The music video for ‘Boyhood’ is a beautifully animated piece of art that sees the protagonist go on a journey of self discovery, matching the song’s lyrics. It’s pretty brilliant to have the video be in the style of The Powerpuff Girls, Steven Universe, or other animated shows kids watch – what inspired you to go with this concept?
Thank you for making that connection! You hit the nail on the head, in that I wanted to create visuals that harkened back to the time in my life I was writing about. I also love the contrast of dark subject matter with a medium as playful as cartoon animation, and I feel like it gave me the opportunity to present visual concepts that would have otherwise been unfeasible. There’s also a part of me that knows how valuable it would have been for young Binoy to see this video and its queer brown protagonist, so I wanted to make something that can be shown to kids today in a format that piques their curiosity. Representation truly is everything
You were born and raised in Nairobi. Kenya is a country where gay sex is still illegal, and public opinion of LGBTQ+ people is negative. How did you find the courage to be your authentic self openly, especially growing up in an environment that offered you little to no protection?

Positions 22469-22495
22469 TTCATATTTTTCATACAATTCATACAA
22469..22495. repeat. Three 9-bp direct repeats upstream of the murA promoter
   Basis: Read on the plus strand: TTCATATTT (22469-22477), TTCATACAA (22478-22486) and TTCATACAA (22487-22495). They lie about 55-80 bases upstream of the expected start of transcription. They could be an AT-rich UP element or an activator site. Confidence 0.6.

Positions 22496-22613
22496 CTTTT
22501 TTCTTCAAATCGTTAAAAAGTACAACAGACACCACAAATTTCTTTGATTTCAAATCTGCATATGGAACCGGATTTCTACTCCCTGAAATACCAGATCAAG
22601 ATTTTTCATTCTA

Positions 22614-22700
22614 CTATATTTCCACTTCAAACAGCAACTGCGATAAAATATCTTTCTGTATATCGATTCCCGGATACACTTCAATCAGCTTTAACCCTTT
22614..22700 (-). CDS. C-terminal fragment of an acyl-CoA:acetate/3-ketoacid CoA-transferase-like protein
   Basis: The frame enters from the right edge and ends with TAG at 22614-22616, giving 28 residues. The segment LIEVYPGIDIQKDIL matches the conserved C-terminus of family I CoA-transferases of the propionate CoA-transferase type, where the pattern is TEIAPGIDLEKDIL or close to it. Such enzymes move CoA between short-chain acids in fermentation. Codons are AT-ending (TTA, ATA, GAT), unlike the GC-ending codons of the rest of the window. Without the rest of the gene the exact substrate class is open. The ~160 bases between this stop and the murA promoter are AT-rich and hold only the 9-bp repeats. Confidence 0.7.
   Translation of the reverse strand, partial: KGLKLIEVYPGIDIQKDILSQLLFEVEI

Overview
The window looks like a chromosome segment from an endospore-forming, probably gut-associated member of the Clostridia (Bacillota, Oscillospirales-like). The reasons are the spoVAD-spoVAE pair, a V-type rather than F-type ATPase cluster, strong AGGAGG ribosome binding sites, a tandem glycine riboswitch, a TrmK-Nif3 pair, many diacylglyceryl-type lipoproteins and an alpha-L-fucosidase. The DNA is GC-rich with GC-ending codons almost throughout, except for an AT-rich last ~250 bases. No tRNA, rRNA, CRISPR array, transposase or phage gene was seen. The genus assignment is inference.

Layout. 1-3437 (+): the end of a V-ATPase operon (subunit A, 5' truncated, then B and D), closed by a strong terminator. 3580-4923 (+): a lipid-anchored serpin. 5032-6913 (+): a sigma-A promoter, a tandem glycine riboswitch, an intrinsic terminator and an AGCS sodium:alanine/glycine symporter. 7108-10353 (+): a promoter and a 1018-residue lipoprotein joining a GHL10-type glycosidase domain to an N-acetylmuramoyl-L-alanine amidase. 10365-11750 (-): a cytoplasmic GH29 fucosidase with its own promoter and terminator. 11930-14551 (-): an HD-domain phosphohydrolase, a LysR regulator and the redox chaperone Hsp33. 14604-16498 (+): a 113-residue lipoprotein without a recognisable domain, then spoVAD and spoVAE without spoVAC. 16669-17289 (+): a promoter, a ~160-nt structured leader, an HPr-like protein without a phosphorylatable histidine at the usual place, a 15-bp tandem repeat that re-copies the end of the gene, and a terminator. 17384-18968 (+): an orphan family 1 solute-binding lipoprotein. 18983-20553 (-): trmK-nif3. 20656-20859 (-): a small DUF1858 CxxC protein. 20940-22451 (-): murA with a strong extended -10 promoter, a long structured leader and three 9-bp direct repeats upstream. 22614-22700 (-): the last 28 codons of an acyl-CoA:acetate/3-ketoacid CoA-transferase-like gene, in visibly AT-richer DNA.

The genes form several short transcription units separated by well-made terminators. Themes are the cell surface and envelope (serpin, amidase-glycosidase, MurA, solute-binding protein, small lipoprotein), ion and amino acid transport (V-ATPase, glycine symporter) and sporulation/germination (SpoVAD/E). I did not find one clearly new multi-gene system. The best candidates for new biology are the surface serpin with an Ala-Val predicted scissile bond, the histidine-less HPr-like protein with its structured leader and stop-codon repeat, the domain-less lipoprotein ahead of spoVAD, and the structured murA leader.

That’s a tough one. As much as I loved growing up in Kenya, my queer journey only began after I left. In fact, I didn’t meet an openly gay person until I was 18 years old, and only started coming out to close friends when I was 21. The truth is, that environment cultivated a lot of repression and self hatred, as is to be expected when your existence is deemed an abomination by the society around you. I often think about who I would have become if I stayed, about whether it would have further repressed or somehow emboldened my true identity. Nonetheless, self-acceptance is as patient as it is elusive, and I’m very grateful now to be at peace with that part of my identity.
‘Boyhood’ is very personal and autobiographical in nature. What message would you have for other queer youth to help them find your way as you did?
You are so much tougher than anyone will ever give you credit for. The world is unkind to strangeness and being queer is the most beautiful kind of strange. The older I get, the more I truly understand that the odd parts of ourselves are what make us powerful, that our inability to conform is what grants us perspective. You won’t always feel comfortable being yourself, even after you think you’ve crossed that bridge, and that’s alright. Not every space or culture embraces us, but in those moments hold tightly to yourself and know that there are truly so many others like you in this world. One day you’ll find someone, and then another someone, and another, all of whom will let you be whoever you choose to be. Reciprocate that energy, and in time you’ll unfold into all of your glorious technicolor.